I've always been on the side that said this is a game that should be played every year. Sure, West Virginia is a key rival for Pitt but I believe that Penn State tops even that. That, by the way, is a sentiment that's been echoed over and over again by athletics director Scott Barnes, who has always said the top priority for Pitt is to play Penn State whenever possible. Now, the Nittany Lions are in no rush to line up against the Panthers. Currently, they haven't expressed much desire in extending the series beyond the four games under contract.
But to me, it's important for both sides. In the Big Ten, Penn State is really without a top rival with Michigan's and Ohio State's concentration fixed on each other. Now, I'll let the Penn State fans talk up the program's 'recent' dominance in the series. But my response would be that playing Pitt means a lot more than facing the likes of Temple, Toledo, etc. - at least it should. Similarly, playing Penn State over teams like Villanova and Florida International is a more attractive proposition for Pitt.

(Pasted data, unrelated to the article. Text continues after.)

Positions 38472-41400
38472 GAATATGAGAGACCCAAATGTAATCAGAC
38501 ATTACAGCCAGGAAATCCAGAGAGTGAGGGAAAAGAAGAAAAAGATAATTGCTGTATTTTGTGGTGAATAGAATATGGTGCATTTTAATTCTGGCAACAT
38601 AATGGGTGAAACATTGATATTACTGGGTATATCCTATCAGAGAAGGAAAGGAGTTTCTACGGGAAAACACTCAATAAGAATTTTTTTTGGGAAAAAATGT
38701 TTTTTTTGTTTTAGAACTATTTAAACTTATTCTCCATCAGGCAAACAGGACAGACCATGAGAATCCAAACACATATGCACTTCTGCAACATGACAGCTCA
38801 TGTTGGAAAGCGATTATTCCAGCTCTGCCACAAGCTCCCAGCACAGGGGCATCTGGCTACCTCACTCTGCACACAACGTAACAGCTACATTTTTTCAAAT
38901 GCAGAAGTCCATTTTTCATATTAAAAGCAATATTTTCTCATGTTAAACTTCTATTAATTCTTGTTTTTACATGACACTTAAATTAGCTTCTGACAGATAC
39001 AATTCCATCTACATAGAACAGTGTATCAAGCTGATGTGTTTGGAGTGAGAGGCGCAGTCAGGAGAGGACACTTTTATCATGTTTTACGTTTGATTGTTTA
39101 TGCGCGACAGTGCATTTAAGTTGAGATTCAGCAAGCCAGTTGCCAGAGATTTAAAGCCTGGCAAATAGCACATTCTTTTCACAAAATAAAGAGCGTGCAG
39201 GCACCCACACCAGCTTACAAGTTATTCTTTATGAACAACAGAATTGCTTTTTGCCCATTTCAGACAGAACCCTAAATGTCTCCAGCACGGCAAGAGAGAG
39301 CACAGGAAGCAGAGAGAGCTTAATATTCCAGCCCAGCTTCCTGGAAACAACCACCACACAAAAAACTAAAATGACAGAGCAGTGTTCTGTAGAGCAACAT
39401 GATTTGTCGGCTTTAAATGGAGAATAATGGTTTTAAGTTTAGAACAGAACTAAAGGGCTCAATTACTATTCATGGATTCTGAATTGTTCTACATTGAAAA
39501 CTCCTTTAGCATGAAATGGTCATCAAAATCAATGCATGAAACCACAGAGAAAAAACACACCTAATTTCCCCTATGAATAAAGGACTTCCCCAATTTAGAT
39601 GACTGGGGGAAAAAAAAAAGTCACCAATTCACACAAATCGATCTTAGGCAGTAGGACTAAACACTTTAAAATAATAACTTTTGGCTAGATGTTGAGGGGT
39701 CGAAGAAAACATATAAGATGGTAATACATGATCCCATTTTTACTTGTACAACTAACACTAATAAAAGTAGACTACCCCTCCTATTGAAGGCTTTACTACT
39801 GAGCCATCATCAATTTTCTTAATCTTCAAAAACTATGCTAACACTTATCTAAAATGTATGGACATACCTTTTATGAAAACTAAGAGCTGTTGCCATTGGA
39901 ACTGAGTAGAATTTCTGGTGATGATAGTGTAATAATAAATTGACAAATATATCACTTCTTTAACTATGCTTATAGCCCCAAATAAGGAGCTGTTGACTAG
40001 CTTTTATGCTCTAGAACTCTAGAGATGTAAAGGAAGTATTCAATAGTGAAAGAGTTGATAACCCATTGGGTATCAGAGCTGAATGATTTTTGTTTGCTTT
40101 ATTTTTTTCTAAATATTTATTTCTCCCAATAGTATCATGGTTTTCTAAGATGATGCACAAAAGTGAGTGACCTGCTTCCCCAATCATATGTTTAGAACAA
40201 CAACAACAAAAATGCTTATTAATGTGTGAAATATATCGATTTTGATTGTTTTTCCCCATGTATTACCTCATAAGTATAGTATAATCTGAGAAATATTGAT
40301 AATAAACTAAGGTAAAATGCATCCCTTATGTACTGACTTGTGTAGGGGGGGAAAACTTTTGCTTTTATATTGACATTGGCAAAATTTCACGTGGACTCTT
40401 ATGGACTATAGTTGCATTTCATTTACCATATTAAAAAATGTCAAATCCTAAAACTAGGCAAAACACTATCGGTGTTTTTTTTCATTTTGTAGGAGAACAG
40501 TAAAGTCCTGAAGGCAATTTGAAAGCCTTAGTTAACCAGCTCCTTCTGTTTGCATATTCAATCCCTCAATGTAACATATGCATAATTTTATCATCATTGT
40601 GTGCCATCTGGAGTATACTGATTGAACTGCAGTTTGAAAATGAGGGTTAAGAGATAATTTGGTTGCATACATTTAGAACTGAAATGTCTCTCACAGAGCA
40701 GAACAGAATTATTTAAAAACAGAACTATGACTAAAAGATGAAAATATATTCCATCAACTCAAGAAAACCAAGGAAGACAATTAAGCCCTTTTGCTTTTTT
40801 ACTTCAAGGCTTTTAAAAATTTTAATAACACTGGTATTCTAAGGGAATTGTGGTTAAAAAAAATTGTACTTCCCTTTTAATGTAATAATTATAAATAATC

The benefit to the Panthers is a little more clear cut. Not only does Penn State give them a prime rivalry game, but a game against the Nittany Lions, as we've seen this year, fixes an abundance of ticket sales woes. Pitt still needs to entice fans to show up when the team isn't winning but having Penn State on the home schedule should equate to a season ticket sellout every year. As I covered at length in the past, winning more games does wonders for Pitt's ticket sales. Fans may not particularly want to hear that, but it's the reality of the situation. And Pitt starts winning more, having a home game against Penn State is the next best remedy for that problem.